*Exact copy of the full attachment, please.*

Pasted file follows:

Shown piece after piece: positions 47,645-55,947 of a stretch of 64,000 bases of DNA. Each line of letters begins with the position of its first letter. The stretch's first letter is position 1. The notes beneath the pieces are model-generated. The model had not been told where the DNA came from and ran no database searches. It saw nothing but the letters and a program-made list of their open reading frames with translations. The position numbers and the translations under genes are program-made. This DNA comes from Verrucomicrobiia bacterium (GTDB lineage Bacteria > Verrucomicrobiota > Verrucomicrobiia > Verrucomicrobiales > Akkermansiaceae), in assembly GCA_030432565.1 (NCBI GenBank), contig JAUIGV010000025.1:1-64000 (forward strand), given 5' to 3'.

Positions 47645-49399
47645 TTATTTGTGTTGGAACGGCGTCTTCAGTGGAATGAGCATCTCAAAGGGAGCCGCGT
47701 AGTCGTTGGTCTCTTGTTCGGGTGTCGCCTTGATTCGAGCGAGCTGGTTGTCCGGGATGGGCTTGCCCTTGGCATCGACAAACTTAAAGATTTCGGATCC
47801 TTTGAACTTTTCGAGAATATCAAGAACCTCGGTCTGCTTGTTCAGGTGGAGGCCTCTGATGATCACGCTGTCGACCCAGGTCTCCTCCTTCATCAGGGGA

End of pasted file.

Shown piece after piece: positions 47,645-55,947 of a stretch of 64,000 bases of DNA. Each line of letters begins with the position of its first letter. The stretch's first letter is position 1. The notes beneath the pieces are model-generated. The model had not been told where the DNA came from and ran no database searches. It saw nothing but the letters and a program-made list of their open reading frames with translations. The position numbers and the translations under genes are program-made. This DNA comes from Verrucomicrobiia bacterium (GTDB lineage Bacteria > Verrucomicrobiota > Verrucomicrobiia > Verrucomicrobiales > Akkermansiaceae), in assembly GCA_030432565.1 (NCBI GenBank), contig JAUIGV010000025.1:1-64000 (forward strand), given 5' to 3'.

Positions 47645-49399
47645 TTATTTGTGTTGGAACGGCGTCTTCAGTGGAATGAGCATCTCAAAGGGAGCCGCGT
47701 AGTCGTTGGTCTCTTGTTCGGGTGTCGCCTTGATTCGAGCGAGCTGGTTGTCCGGGATGGGCTTGCCCTTGGCATCGACAAACTTAAAGATTTCGGATCC
47801 TTTGAACTTTTCGAGAATATCAAGAACCTCGGTCTGCTTGTTCAGGTGGAGGCCTCTGATGATCACGCTGTCGACCCAGGTCTCCTCCTTCATCAGGGGA